I was sifting through a magazine article about the ways that social media make it easy to interact with text and how this has unfolded through sharing via the “like” and “plus one” and “thumbs up” and “boost” buttons (and others with different monikers — choose your context). That got me thinking about how I, too, use those easy avenues for interaction, too, but also, it reminded me of the opposite — of how I often do try to add a comment, a question, spark a conversation.
Maybe I don’t do it enough but I try. If I read a blog post, for example, I try to leave some words for the writer, if only to plant a flag of “I was here with you.” Sometimes, I’ll grab a centering phrase. Or create a found poem. Or ‘take a line for a walk’ with reflection. If I see something interesting in a tweet, I’ll respond and wonder out loud. Many times, that’s where the conversation ends. Not always, but often.
Perhaps too often.
The above comic was an attempt to distill this idea of shifting away from the “read-and-run” mentality of online spaces, and maybe spend a little more time with a text or sharing. Engage the writer/creator in a conversation. Wonder out loud. Ask questions. Probe the topic.
Is there any doubt that the world would be a little better place if we took the time to talk, even in digital spaces, with each other? A “like” or a “plus one” or a “boost” or whatever is something, to be sure, but is it enough? Does it have depth? Nope. I can’t even remember what I liked yesterday and I bet you can’t either.
In Dr. Seuss’ not-well-known On Beyond Zebra, he imagines endless letters beyond our traditional English alphabet, spaces where creativity and imagination take hold, in Seuss-like ways, of course. The letters beyond Z were always there, we just never saw them.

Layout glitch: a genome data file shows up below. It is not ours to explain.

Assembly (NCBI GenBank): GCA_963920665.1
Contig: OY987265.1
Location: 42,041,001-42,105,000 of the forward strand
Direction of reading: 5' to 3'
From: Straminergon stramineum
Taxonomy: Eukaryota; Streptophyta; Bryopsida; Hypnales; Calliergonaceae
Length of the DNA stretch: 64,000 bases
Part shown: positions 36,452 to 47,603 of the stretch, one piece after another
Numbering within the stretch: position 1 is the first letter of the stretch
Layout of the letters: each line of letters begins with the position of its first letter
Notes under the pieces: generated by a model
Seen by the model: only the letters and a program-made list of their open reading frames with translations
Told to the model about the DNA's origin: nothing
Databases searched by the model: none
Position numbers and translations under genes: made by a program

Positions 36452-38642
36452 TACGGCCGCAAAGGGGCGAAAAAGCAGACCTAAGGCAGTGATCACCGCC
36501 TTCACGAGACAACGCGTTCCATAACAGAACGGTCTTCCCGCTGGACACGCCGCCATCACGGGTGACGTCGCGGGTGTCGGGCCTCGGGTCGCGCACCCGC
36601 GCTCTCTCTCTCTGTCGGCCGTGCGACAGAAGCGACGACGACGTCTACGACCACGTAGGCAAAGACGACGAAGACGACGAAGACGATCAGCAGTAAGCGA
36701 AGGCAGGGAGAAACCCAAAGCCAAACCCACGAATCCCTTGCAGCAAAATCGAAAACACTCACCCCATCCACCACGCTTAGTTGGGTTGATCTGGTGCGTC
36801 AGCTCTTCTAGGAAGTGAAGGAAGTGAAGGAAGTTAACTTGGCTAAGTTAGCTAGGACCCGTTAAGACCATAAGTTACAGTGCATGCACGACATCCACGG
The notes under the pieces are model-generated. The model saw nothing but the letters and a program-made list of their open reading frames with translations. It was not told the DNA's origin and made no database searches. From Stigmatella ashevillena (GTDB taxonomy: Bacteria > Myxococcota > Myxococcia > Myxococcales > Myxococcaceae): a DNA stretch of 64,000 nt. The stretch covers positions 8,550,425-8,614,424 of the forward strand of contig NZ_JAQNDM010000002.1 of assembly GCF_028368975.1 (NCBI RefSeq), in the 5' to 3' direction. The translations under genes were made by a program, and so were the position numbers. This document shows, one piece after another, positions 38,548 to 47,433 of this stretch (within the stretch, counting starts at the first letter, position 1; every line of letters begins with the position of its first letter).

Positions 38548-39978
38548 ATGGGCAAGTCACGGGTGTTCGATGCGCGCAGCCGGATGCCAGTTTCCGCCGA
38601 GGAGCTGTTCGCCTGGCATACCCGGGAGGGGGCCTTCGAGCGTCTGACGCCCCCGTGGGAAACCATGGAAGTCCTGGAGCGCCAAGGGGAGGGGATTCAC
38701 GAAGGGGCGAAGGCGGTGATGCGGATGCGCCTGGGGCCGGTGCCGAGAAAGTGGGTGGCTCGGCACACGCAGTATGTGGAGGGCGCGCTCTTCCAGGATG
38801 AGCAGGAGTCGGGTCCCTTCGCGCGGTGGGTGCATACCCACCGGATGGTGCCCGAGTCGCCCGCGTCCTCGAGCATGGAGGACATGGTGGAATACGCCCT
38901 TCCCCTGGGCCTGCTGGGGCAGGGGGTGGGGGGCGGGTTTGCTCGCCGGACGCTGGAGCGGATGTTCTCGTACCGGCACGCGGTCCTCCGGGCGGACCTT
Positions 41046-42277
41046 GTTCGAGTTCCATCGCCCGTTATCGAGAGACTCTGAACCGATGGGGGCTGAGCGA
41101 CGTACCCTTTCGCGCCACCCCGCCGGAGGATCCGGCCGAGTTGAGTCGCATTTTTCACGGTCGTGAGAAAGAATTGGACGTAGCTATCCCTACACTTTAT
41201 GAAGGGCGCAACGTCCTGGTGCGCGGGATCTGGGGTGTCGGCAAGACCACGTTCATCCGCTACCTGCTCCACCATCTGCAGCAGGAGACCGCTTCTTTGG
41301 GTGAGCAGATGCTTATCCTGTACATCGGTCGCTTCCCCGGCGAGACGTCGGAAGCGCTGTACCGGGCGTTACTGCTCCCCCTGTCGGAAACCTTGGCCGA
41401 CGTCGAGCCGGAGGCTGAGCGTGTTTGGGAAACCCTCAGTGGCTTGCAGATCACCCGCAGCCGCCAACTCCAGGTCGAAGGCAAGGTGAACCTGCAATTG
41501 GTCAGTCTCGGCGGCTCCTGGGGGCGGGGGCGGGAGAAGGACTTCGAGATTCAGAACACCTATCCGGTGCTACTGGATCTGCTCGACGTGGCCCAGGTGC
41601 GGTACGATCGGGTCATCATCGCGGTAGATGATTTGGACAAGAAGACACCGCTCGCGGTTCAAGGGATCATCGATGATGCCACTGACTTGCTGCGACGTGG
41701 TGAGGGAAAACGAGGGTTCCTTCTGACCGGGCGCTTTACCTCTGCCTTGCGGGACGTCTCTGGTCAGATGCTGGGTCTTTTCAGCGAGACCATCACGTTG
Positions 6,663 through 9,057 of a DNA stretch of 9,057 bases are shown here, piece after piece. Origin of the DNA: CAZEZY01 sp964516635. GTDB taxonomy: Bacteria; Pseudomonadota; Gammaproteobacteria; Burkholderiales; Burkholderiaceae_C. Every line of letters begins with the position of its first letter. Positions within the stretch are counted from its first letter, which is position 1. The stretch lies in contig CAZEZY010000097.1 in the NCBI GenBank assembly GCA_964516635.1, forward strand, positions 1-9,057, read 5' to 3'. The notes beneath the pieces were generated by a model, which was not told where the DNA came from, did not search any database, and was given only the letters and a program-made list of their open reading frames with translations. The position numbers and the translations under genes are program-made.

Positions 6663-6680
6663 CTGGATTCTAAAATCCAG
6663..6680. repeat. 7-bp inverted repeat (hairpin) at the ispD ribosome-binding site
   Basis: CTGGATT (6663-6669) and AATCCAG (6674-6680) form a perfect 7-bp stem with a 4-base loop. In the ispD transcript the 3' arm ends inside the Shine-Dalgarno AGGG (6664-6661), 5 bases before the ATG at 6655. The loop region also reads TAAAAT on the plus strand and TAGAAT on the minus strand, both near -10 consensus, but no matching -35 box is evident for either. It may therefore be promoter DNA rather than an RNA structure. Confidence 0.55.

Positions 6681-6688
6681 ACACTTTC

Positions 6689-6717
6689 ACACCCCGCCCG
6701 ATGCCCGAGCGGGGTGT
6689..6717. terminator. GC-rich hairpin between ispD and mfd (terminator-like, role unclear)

Until we did.
This post is titled On Beyond Like because I am thinking that maybe, like the Seuss story, we have not yet gone beyond what the technology companies have designed for us. Remember: the likes and thumbs and all that are merely ways to gather data about what we like and don’t like, so they can push content and advertising our way. We are voluntary giving them tracking data on us. Imagine that.
This morning, I saw that Charlene had responded to my initial sharing of the comic. She asks a good question.
So… I agree likes are ubiquitous, and have, at best, lukewarm meaning. Should they go away? Should only “real” replies be used?
— 𝐂𝐡𝐚𝐫𝐥𝐞𝐧𝐞 𝐃𝐨𝐥𝐚𝐧𝐝 (@inspirepassion) November 5, 2018
And I don’t know the answer. While my impulse is to say yes, do away with the buttons, the reality is that this would take away much of the way people show appreciation and interact. There needs to be some middle ground, perhaps, one that I don’t yet see.
Peace (beyond like),